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Publish or perish – a question of ethics

Posted Mar 15 2010 9:53am

I got a very strong sense of deja vu when leafing through PLoS Biol recently. I was sure I had seen something very similar to Jeffrey Shaman’s paper Absolute Humidity and the Seasonal Onset of Influenza in the Continental United States before.

A quick check on PubMed proved me right. I found the following, published two months earlier, in PLoS Curr Influenz:

Absolute Humidity and the Seasonal Onset of Influenza in the Continental US
Jeffrey Shaman,* Virginia Pitzer,† Cecile Viboud,‡ Marc Lipsitch,§ and Bryan Grenfell

PubMed ID 20066155

http://www.ncbi.nlm.nih.gov/pubmed/20066155

Because this was PLoS, I was also able to print the full paper and compare. I couldn’t find any differences whatsoever between the two papers. In fact they were exactly the same except for a reshuffling of author order and an abbreviation in the title.

A quick check back on PLoS Biol and I notice that someone else has seen the discrepancy. A comment attached to the article begins with the following

Compare, published in PLoS Currents influenza (dec 18th)
Absolute Humidity and the Seasonal Onset of Influenza in the Continental US
Jeffrey Shaman,* Virginia Pitzer,† Cecile Viboud,‡ Marc Lipsitch,§ and Bryan Grenfell

PubMed ID 20066155

with (and not cited, if I am not mistaken)

Absolute Humidity and the Seasonal Onset of Influenza in the Continental United States (23 february 2010)

Jeffrey Shaman1*, Virginia E. Pitzer2,3,4, Cécile Viboud2, Bryan T. Grenfell2,4,5, Marc Lipsitch6,7,8

When this poster commented, only one of the articles was listed in PubMed. A search for “Absolute humidity” on PubMed today however yielded the following results [click it to get full size]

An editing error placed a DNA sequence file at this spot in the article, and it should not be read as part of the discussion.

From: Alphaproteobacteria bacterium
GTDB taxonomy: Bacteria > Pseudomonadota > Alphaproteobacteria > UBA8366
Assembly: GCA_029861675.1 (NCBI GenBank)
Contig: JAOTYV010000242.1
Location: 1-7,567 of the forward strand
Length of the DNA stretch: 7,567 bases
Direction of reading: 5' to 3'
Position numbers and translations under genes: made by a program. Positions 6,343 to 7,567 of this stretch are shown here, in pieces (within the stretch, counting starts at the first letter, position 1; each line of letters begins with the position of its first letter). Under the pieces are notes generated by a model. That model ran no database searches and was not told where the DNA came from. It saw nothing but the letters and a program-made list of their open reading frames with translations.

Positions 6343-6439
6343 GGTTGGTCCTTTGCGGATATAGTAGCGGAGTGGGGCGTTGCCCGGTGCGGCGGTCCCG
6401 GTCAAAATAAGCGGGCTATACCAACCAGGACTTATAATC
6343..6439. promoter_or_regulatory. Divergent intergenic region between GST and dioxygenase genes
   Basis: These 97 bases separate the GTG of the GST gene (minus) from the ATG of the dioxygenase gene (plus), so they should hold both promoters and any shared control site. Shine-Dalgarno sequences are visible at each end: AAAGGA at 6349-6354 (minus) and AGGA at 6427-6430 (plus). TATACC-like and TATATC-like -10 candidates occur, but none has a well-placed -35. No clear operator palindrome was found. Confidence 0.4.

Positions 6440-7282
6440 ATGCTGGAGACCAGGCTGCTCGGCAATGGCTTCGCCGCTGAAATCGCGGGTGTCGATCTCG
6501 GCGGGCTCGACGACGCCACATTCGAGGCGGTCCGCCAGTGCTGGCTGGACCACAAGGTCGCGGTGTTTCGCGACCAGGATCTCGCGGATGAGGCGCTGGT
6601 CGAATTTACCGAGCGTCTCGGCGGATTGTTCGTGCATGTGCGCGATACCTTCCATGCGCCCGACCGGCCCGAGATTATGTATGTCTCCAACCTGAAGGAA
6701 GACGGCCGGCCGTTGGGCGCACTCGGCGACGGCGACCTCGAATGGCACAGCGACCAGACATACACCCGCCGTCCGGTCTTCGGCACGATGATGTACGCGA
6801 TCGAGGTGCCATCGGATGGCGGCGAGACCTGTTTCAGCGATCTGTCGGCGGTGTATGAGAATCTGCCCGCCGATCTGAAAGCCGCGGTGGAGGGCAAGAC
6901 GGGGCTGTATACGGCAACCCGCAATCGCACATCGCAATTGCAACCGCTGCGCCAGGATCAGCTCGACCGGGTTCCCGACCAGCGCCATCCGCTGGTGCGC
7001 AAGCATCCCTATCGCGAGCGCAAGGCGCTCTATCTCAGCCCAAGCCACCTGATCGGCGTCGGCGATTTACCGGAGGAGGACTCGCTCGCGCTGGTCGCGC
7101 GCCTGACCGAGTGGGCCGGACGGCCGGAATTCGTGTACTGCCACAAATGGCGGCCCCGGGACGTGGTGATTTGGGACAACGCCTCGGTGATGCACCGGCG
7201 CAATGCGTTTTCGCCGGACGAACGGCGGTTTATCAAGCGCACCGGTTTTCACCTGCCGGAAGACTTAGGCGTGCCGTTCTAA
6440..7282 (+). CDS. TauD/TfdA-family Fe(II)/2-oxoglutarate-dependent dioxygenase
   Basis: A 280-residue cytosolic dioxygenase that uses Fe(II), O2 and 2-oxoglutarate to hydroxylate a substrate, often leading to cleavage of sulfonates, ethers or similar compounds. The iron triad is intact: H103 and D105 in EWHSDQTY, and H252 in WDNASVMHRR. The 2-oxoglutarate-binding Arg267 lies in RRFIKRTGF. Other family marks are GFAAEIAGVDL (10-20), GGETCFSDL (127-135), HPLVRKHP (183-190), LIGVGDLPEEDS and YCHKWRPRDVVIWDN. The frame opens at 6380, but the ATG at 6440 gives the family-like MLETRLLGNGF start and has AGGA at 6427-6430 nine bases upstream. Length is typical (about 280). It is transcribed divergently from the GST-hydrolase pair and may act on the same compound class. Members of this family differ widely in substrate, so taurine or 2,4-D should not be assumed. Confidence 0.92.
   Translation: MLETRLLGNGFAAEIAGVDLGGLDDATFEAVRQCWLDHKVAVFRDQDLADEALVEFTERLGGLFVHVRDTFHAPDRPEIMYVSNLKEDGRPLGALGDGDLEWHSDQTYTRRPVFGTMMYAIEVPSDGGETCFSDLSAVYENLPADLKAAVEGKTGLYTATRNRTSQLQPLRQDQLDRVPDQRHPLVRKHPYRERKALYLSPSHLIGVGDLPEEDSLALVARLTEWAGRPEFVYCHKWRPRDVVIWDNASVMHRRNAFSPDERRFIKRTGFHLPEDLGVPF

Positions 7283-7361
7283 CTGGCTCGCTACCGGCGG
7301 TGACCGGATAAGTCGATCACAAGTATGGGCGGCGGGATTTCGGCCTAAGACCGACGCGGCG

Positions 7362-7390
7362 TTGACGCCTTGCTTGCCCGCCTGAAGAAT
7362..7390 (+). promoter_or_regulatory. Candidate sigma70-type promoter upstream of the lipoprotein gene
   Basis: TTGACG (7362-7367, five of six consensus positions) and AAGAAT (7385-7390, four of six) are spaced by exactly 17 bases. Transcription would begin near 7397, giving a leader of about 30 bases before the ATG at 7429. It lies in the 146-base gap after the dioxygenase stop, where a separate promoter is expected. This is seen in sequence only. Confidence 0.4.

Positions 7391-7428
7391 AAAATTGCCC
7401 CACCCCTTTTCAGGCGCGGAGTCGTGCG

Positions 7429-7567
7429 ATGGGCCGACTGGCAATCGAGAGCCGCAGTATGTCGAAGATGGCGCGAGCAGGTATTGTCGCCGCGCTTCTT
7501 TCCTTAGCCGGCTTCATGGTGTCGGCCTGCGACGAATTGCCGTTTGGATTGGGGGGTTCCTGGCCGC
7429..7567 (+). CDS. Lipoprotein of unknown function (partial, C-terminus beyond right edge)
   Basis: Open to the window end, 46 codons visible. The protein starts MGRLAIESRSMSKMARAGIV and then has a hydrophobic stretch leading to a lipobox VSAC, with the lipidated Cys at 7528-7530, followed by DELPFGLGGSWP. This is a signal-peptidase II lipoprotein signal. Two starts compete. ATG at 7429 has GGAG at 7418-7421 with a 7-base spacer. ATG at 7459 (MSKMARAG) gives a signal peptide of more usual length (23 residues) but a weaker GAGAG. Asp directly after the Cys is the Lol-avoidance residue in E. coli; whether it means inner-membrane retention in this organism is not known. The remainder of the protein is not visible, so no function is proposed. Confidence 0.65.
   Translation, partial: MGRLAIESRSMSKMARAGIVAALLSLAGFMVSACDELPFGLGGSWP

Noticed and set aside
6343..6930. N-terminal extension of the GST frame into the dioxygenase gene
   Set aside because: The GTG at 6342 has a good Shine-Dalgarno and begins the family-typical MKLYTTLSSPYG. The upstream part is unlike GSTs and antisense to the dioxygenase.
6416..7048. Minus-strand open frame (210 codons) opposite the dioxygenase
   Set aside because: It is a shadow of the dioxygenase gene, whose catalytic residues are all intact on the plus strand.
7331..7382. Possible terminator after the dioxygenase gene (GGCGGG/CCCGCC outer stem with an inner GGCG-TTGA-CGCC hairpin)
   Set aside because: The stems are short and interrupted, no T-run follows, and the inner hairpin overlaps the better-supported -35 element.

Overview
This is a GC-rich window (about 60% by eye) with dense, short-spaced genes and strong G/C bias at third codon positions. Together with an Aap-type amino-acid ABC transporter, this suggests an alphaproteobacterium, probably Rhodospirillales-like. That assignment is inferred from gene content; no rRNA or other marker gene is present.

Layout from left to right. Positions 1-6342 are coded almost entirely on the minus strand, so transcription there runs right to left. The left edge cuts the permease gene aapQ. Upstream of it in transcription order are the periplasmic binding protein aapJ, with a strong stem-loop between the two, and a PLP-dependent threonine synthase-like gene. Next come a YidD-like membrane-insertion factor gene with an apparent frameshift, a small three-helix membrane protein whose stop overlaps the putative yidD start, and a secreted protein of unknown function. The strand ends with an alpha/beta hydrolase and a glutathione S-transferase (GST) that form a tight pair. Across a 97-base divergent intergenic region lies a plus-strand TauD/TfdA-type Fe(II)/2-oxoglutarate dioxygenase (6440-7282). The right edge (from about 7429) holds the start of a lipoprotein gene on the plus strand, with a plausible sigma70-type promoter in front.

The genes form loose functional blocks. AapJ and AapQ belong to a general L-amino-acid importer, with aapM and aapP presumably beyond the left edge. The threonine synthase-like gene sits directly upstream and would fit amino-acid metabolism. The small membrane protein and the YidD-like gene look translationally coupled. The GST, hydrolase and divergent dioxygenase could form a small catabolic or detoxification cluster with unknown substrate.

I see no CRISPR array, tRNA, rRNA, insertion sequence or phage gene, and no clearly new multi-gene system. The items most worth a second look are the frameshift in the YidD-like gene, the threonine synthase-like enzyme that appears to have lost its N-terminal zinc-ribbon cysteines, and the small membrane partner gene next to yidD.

A PLoS spokesperson had answered the comment in less than 3 hours (perhaps they anticipated something being said). Their official line was as follows

PLoS Biology is fully aware of the authors’ submission to PLoS Currents referenced above. PLoS Currents is a website for immediate, open communication and discussion of new scientific data, analyses, and ideas in a critical research area. The work is screened by experts, but is not subject to in-depth peer review…

Our policy until now (February, 2010) has been to allow resubmission of PLoS Currents content to another PLoS journal. However, the decision to include Currents in PubMed (and PubMed Central) has caused us to reconsider the status of content communicated via Currents, relative to other journals.

I am certainly not convinced by this argument. Having personal experience of getting journals into PubMed, it is not something that happens immediately; the typical process is eight to twelve weeks and PLoS Curr Influenz was already accepted by PubMed in 2009. The accepted date on the re-submitted paper in PLoS Biol was January 20, 2010.

And even worse still, the received date of the paper by PLoS Biol was September 10, 2009. PLoS Curr Influenz did not even accept the duplicate paper until December 18, 2009.

The dates simply don’t add up, a journal doesn’t just email PubMed and expect to show content the next day, and feigning innocence just makes PLoS look at worst deceitful and at very best incompetent. If PLoS was aware that the paper had been submitted to both journals, and was aware that PLoS Curr Influenz would be listed on PubMed, they should have made a full disclosure on the paper subsequently published in PLoS Biol.

Now, I am very much in favour of rapid communication journals, I think they represent an excellent platform to publish cutting edge research, but a distinction between these and traditionally peer-reviewed journals must be drawn somewhere. Should a publication like this really be submitting content to PubMed when their editorial policy allows re-submission in other PLoS journals? PLoS have been having their cake and eating it for a long time now. In a world where publication stats are frequently used as a method of judging the worth of a researcher, are the authors here benefiting twice from the same paper? And PubMed has a very clear policy on duplicate articles, which PLoS should know about.

So why didn’t they do it? Why didn’t they tell PubMed that they would be knowingly supplying duplicate articles? Well I do have a theory [snip-snip - F1000 Lawyers]… But it would be much better to see what you think.


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